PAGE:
Thursday, August 24, 2017

Take One BIG Zucchini...

I like a recipe that starts: "Take one big zucchini..." Or, you might say, "Prenez une grande courgette..." because this recipe is from France. It was included in a tourist brochure I picked up somewhere in the south of France in 1998. Wow, almost twenty years and I've been making this savoury zucchini loaf every summer since. It serves as a nice side dish

Tuesday, May 23, 2017

Rhubarb to the Rescue

This time of year, I struggle to suppress my natural instinct to go out into the wilds (read: back alleys) of Saskatoon and forage for rhubarb. The devil on my left shoulder says Go ahead, back alleys are fair game. The angel on my right shoulder say, Nooooo, that's somebody's pie. Then I think of my friend Eva, who had an altercation with a back-alley

Tuesday, March 14, 2017

Eat Your Spuds it's St. Patty's Day

Since St. Patrick's Day is nigh upon us, I dedicate today's musings to my grandmother, Josephine O'Hara. Or, as I knew her best, Grandma Jo. That's her on the right (below) with her mother-in-law, my Great Granny O'Hara, circa 1936. Grandma Jo was so proud of her Irish heritage that dinner on St. Patrick's Day was akin to Christmas or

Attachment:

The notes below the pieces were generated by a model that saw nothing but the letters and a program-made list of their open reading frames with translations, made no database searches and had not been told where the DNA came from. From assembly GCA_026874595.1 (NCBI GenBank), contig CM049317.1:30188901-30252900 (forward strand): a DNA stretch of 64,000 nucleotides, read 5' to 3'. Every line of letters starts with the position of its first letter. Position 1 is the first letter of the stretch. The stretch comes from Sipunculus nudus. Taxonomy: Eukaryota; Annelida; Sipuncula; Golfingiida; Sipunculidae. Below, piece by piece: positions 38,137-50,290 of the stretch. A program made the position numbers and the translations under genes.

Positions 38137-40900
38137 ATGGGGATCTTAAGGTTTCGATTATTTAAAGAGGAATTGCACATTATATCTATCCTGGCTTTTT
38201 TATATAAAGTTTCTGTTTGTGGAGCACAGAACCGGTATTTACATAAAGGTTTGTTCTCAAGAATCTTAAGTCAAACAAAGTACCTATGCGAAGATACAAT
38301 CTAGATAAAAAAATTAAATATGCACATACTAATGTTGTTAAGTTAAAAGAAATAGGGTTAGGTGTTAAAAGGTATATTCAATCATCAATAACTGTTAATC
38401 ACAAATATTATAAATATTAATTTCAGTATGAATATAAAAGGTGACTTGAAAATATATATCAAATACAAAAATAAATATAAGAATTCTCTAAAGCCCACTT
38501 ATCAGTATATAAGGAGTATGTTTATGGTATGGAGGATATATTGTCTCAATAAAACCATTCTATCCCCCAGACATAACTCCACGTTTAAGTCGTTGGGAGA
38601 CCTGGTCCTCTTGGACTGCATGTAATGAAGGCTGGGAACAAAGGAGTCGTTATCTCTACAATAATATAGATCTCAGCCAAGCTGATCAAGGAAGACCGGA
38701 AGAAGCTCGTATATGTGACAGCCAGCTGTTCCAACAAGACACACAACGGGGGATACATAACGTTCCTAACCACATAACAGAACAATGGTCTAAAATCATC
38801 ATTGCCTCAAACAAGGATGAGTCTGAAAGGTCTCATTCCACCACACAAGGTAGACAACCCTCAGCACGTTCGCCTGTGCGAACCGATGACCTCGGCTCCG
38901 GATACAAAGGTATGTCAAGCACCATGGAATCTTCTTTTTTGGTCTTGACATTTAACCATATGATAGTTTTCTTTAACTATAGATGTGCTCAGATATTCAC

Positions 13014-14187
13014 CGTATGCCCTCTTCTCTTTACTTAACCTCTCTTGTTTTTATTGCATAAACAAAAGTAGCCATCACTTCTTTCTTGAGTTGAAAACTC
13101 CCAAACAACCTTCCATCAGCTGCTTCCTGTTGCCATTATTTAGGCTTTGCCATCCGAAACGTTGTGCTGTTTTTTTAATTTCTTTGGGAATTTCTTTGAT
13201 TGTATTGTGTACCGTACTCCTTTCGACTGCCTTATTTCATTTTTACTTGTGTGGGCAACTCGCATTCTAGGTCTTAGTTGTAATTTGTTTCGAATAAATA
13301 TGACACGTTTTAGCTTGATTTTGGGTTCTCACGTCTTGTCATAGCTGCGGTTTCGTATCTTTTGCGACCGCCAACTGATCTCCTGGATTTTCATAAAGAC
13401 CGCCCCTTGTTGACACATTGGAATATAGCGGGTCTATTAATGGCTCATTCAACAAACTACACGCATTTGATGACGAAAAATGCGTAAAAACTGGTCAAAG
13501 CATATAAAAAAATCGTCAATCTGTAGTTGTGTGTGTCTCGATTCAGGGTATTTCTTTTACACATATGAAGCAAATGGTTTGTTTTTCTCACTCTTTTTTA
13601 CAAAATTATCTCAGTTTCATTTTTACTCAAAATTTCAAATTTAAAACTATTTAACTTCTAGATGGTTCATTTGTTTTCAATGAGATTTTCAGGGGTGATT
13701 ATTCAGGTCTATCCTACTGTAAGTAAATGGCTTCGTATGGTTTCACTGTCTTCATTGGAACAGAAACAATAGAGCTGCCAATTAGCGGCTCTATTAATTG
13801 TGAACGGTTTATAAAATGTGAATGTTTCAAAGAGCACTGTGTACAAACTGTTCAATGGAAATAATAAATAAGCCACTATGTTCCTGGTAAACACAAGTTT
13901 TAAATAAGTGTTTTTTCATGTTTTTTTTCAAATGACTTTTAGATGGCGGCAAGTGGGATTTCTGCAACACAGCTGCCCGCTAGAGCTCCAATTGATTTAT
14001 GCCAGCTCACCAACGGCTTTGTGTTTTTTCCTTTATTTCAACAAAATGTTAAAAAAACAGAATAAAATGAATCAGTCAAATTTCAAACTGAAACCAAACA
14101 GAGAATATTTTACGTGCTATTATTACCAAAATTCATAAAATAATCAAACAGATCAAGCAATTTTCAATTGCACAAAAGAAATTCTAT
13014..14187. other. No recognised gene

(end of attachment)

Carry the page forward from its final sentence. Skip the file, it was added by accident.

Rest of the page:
Wednesday, March 08, 2017

Time to Stop and Eat the Flowers

Some people prefer to grow flowers and some people prefer to grow good things to eat, but me, I like to do both at once. Edible flower gardening. Here are four good reasons to eat flowers: Flowers are pretty. We already put flowers on the table – in a vase – so imagine how extra pretty they are atop a salad bowl or a dinner plate. Flowers